The Pottawatomie Lighthouse, located on Rock Island in Door County, Wisconsin, is one of the oldest and most picturesque lighthouses in the United States. While getting there might be a bit challenging, the effort is handsomely rewarded with one of the most beautiful and striking views in the Lower-48. Perched on a bluff 137 feet above the water, the lighthouse has played a crucial role in the maritime history of the region. It has witnessed everything from the bustling trade of the 19th century to the recreational boating of today. In this blog post, we will take a closer look at the Pottawatomie Lighthouse, its history, and its importance to the region. So, pack your bags and join us on a journey to one of the most beautiful and historic lighthouses in the country.
To learn more about all of Door County’s 11 lighthouses, check out our hub post on Door County lighthouses.
Here is what we’ll cover in this blog post:
- Quick Facts about the Pottawatomie Lighthouse
- Getting to the Pottawatomie Lighthouse
- History of the Pottawatomie Lighthouse
- Frequently Asked Questions
Quick Facts about the Pottawatomie Lighthouse
- Built in 1836
- Automated in 1956
- Located on Rock Island
- Wisconsin’s oldest lighthouse
- Open for tours
The Pottawatomie Lighthouse is located on Rock Island State Park.
While worth it, getting to Rock Island requires some advance planning. Most visitors will need to take the Washington Island Ferry from Gills Rock on the Door Peninsula to Detroit Harbor on Washington Island.
From Detroit Harbor on the south side of Washington Island, you will need to travel to Jackson Harbor on the north side. This is about an eight-mile trip. You can walk this distance, and some people do. But, you will probably want some sort of wheels, as you will be traveling on roads. Most people take their cars to Washington Island, but a less expensive option is to leave your car at Gills Rock and take a bicycle to Washington Island.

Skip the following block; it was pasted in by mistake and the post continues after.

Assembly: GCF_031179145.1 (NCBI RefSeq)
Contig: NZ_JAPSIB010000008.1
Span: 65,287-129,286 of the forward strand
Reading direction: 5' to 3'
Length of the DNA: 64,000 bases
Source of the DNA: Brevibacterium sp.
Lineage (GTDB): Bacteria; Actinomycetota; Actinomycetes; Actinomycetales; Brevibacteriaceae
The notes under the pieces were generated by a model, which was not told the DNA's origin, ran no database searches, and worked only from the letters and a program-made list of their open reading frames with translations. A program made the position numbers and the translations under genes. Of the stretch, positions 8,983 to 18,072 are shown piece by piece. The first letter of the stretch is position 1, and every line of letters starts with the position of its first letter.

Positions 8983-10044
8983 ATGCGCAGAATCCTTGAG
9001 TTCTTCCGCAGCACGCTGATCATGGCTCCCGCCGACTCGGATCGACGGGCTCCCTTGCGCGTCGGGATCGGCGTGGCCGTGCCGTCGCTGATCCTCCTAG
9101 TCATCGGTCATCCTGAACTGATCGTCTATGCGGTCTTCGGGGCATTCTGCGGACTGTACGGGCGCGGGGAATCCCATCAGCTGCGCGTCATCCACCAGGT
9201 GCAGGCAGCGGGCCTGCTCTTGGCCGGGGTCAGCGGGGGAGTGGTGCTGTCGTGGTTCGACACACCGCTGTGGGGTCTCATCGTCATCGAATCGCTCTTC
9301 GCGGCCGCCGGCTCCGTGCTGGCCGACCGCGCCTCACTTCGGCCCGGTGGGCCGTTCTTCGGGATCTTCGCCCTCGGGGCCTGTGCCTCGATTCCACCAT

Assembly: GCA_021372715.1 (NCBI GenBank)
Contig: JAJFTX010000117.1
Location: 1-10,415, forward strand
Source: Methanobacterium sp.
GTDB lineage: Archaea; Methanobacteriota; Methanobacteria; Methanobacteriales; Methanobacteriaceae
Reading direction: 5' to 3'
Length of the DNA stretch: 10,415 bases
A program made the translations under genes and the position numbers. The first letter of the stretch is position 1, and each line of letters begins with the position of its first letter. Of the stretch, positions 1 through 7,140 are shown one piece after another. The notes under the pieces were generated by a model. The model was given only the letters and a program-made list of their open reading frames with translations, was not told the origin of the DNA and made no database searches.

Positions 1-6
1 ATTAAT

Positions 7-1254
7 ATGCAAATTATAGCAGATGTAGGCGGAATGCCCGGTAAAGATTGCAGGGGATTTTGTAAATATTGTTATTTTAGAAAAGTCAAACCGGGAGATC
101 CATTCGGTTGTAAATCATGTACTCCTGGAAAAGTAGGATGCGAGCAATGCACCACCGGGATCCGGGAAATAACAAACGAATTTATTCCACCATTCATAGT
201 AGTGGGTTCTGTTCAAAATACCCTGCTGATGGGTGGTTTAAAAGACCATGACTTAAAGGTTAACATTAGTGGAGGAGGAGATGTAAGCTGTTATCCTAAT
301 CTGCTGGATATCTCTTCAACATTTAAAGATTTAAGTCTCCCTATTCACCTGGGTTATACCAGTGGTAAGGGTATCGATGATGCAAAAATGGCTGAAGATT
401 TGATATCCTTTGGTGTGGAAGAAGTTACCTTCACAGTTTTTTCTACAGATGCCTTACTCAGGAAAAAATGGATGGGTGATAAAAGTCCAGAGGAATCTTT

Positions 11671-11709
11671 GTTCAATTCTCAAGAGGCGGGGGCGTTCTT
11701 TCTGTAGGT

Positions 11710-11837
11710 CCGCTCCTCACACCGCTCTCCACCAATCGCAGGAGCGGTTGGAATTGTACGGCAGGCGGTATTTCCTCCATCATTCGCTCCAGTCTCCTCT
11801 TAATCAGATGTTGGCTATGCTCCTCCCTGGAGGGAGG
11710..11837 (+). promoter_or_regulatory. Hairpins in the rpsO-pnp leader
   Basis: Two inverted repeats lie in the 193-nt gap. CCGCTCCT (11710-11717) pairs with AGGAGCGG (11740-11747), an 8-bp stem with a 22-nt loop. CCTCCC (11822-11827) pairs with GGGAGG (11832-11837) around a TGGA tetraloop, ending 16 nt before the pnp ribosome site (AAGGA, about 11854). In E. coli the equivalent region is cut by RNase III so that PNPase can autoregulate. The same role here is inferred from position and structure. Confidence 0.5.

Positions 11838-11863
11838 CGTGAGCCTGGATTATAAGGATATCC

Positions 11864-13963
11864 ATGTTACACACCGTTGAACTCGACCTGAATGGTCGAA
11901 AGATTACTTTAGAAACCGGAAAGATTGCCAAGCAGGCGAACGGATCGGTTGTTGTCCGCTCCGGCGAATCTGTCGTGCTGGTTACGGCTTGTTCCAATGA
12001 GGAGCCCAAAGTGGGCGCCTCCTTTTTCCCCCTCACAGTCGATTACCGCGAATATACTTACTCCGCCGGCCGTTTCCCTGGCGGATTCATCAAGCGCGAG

From Jackson Harbor on Washington Island, you will take Rock Island Ferry to Rock Island. The vessel that makes this passage is a small, passenger-only ferry.
You can take your own boat to Rock Island but exercise much caution. Only the most experienced and well-outfitted boaters should attempt to make this passage, as these waters are extremely treacherous; you will be crossing the infamous Death’s Door. While sea kayakers will be able to pull their vessels up on land, motor boaters will need to pay for mooring on Rock Island, and reservations are not available.
Rock Island State Park is one of the few Wisconsin State Parks for which a vehicle admission sticker is not required, because you can’t drive to Rock Island.
Once on Rock Island, take the Thordarson Loop Trail north to visit the lighthouse.
Rock Island State Park is worth a visit not only to visit the lighthouse, but it also has a beautiful sand beach and a beautiful and historic boathouse, and it boasts one of the most unique camping experiences in the Lower 48.
History of the Pottawatomie Lighthouse